Oklahoma Attorney General’s Chief of Staff unresponsive to written question on state programs for non-violent offenders

OKLAHOMA CITY – Melissa McLawhorn Houston, chief of staff and assistant attorney general for Oklahoma Attorney General Scott Pruitt, has declined to provide a requested written response to CapitolBeatOK’s question concerning alternatives to incarceration and programs for diversion of non-violent offenders in the state’s criminal justice system.

Houston, through Pruitt’s communications director, did answer (in writing, as requested) other questions, emphasizing in her answers a focus on violent crime. Houston also told CapitolBeatOK the attorney general’s office is requesting $4 million to finance grant programs, $2 million more than planned previously. 

Since disclosing last month that Gov. Mary Fallin had decided to rebuff implementation grants from the Council of State Governments, CapitolBeatOK has provided several reports on an apparent evolution in guidance of the prison policy reforms enacted in 2012.
In a March 11 email note to Houston, CapitolBeatOK requested for the second time a written response to questions about the philosophy of the envisioned “justice reinvestment initiative,” or JRI as it is called by advocates. CapitolBeatOK also asked for information about the $2 million increase. 

As of 8 a.m. on March 14, Houston had not responded to a request for details on the $2 million increase, nor had an answer been provided to this question, which this writer first posed to the office on March 5:

“I am also interested in any comments from the attorney general or from Melissa Houston, the agency point person for JRI implementation, about the philosophy behind JRI, alternatives to incarceration, diversion programs for non-violent offenders.”

Houston, through the agency spokesman, said she was willing to discuss the issue, but she has not responded to specific requests for a written answer. 

The office did answer three other questions via email, including one on the unfolding process for local law enforcement grants; and for any training of law enforcement personnel concerning the shift in policy that recent legislation is guiding.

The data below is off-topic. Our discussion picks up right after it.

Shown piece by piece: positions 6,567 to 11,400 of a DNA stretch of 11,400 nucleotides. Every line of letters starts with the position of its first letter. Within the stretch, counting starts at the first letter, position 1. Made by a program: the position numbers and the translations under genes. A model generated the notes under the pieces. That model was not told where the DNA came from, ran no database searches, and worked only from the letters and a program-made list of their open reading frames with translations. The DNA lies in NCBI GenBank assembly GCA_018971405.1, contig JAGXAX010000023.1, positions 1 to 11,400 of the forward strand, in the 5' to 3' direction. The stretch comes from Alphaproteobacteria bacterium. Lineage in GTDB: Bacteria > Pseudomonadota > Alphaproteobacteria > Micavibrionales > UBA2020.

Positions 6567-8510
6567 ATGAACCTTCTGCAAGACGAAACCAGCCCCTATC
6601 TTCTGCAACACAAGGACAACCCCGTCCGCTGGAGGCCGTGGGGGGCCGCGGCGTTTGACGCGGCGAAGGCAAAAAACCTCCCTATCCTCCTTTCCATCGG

Attorney General Scott Pruitt’s spokeswoman prepared answers which, she told CapitolbeatOK, were reviewed by Houston: 

“The local law enforcement grants being awarded by the Attorney General are provided for in Section 20k of Title 74 of the Oklahoma Statutes. The grants will be awarded to local law enforcement agencies to increase their capacity to reduce violent crime in their community. The statute sets forth priority strategies which the local law enforcement agency may consider utilizing.”

The attorney general’s office was asked to provide as much information as possible, and as clearly as possible, on what kind of spending is envisioned for grants, how they are to be financed in the absence of the CSG (Council of State Governments) funding, and who will do the training for local law enforcement.

Pruitt’s spokeswoman, on behalf of Houston, responded: “The local law enforcement grants being awarded by the Attorney General are provided for in Section 20k of Title 74 of the Oklahoma Statutes. The statute provides clarity and direction on the spending envisioned by the grants. The overriding vision is to provide grant funding to local law enforcement agency to increase their capacity to reduce violent crime in their community.

“This can be accomplished through increased patrols, better technology, greater analytical tools or more meaningful partnerships for example. The grants are being financed through state appropriations.

“The initial funding and subsequent funding for the grant program came through state appropriated dollars. The Attorney General’s Office will be receiving a total of $2 million for fiscal year 2013. The Attorney General has requested more than $4 million in funds for the local law enforcement grant program for fiscal year 2014.”

Asked to provide details on the evolution of the attorney general’s part in JRI implementation, the office replied to CapitolBeatOK as follows: “The Attorney General continues to move forward with the implementation of the local law enforcement grant program. The Attorney General has traveled to different parts of Oklahoma and met with local law enforcement representatives and others to discuss the violent crime problem. He hopes to identify opportunities for the local law enforcement grant program to be utilized to help address violent crime in Oklahoma communities.”

You may contact Patrick B. McGuigan, Oklahoma City bureau chief for Watchdog.org, at Patrick@capitolbeatok.comand follow us on Twitter: @capitolbeatok.